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My POV: Top software-defined storage takeaways from March 2016

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We saw a big uptick in interest in customer demand for software defined infrastructure. It seems the seasonality lull is over and companies are in heavy-duty 2016 planning mode already. As a result, we saw some great industry news.

For those new to this series, this is our monthly roundup of what we think are the most interesting articles in software-defined storage and cloud computing as well as my point of view on why they're significant. The past month’s highlights include a great storage infrastructure survey from 451 Group and discussions of object storage, hyperconverged architecture, and a shift in the white box server landscape.

  • Datanami: 67% of Enterprises Are Spending More on Software-Defined Infrastructure in 2016 
    Why we liked it: This article from 451 Research focuses on the surge in business investment in software-defined infrastructure in 2016’s first quarter. Storage is only a part of this market, which includes server virtualization and software-defined networking technologies, but will increase at almost 27% of the IT teams polled. Simon Robinson’s comments about the benefits of SDI are especially important—it provides the benefits of cloud-based IT without external cloud providers.
    Hedvig’s take: This matches what we see with customers. 2015 saw moderate interest  platforms like Hedvig for simple cost reduction -- they had no intention of building a true SDDC. That changed when the calendar turned to 2016. It’s still early, but we’ve seen a much more concerted effort to build private and hybrid clouds using software-defined infrastructure as the foundation.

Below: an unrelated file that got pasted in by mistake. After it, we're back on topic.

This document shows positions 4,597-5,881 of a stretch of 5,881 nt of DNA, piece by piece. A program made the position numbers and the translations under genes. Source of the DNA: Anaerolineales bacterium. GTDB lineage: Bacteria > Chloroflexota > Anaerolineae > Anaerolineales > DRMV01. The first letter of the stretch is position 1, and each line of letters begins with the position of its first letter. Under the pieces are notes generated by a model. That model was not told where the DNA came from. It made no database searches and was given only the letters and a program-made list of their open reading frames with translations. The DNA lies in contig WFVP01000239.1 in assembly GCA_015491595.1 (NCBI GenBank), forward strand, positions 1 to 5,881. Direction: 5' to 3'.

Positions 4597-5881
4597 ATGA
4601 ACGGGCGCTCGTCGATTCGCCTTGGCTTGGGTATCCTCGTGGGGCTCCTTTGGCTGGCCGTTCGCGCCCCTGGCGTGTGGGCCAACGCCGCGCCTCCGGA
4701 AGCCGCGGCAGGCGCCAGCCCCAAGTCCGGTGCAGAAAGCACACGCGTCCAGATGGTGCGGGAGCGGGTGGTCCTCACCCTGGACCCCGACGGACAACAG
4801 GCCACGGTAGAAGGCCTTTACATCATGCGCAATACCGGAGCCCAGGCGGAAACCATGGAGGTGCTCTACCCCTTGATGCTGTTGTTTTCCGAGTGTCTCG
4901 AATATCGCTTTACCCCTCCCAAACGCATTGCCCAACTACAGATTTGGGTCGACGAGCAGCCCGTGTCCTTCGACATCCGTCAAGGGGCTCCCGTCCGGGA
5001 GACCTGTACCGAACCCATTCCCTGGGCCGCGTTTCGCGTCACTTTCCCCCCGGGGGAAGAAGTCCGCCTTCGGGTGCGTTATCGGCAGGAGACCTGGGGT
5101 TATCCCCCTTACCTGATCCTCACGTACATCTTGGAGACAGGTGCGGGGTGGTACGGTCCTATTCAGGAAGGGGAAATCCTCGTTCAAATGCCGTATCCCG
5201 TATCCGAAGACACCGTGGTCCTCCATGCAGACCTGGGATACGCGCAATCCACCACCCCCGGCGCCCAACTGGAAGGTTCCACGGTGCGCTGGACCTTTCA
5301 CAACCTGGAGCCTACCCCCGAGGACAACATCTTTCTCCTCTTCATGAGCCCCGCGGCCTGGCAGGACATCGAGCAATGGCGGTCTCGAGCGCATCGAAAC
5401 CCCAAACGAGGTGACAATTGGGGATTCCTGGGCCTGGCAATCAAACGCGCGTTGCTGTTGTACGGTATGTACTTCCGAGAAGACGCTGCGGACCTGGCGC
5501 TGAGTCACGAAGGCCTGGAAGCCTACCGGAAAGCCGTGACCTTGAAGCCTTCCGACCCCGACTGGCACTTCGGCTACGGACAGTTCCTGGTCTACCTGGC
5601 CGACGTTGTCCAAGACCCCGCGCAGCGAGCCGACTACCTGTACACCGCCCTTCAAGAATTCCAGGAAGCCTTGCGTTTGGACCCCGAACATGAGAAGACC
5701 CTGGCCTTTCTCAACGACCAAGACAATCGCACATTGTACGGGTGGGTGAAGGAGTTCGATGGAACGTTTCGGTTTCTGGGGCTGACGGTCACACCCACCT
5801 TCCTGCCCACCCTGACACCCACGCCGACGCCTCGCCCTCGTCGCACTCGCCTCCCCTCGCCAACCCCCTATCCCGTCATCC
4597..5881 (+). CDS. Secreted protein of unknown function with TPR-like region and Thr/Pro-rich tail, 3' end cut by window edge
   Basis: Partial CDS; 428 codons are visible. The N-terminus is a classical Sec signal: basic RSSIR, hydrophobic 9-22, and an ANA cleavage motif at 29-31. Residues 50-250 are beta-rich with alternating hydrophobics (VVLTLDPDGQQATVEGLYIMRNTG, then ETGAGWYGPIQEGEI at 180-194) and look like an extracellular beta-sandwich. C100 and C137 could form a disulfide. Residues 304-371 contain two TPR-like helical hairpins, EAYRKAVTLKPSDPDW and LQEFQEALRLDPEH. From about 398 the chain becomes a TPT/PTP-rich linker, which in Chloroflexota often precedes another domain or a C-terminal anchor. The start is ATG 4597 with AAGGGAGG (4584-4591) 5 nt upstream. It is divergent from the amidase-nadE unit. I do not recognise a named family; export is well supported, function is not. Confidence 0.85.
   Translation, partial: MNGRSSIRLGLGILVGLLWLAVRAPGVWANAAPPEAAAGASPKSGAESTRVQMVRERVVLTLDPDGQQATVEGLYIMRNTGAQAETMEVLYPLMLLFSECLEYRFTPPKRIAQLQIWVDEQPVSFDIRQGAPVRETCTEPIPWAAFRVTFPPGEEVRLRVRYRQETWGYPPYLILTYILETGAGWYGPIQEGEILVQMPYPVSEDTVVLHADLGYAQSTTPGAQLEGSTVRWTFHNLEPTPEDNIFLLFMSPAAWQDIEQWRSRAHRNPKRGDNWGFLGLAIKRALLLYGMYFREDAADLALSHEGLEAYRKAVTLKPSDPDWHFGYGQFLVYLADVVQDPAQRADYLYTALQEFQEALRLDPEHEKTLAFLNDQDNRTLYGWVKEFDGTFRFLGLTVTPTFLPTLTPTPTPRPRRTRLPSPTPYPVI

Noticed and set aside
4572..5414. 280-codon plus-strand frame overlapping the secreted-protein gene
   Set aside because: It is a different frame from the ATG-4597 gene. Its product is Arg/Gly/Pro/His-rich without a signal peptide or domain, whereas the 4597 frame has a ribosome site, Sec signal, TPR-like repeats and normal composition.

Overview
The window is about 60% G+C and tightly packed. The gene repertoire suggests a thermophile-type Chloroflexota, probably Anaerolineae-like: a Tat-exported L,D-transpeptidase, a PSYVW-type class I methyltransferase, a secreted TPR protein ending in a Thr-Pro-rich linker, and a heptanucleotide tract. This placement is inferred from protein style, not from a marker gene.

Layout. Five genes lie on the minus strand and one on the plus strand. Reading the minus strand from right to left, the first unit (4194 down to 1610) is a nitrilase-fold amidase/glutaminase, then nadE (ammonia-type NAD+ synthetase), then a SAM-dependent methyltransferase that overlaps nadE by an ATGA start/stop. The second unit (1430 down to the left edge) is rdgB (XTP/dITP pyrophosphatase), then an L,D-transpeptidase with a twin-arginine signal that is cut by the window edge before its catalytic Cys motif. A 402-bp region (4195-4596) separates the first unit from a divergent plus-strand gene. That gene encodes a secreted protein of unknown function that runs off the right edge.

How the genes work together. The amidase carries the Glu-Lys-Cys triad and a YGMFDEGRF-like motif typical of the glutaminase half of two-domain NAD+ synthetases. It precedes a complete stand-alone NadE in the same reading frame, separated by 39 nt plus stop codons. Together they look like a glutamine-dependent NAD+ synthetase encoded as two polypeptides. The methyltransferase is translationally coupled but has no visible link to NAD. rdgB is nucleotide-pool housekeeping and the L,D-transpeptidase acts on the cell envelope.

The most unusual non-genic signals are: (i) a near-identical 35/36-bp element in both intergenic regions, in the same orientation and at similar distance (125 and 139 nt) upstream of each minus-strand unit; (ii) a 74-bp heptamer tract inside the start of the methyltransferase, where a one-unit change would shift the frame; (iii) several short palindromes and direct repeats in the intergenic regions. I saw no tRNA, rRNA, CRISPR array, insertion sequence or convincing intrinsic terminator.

• Fortune: Google Swears its Cloud is Ready for Prime Time 
    Why we liked it: Public cloud is the future, but organizations still have a question about if, when, and how their data gets stored in public clouds. The article points out that less than 10% of IT is in public clouds even though AWS has been at it for 10 years. If Google can convince the biggest enterprises to switch to their public cloud, it will change the economics and provide honest competition to AWS and Microsoft Azure. 
    Hedvig’s take: We look forward to Google’s ongoing maturation in the public cloud space. The emergence of a legitimate third option will not only spur competition, but will give birth to cloud arbitrage and cloud brokering. Then organizations are making frequent -- if not real-time -- about which cloud is best suited for an individual workload. We think this will unlock a lot of innovation and new IT architectures. 
  • SearchDataCenter: Big-name vendors lace gloves, box back at white box servers 
    Why we liked it: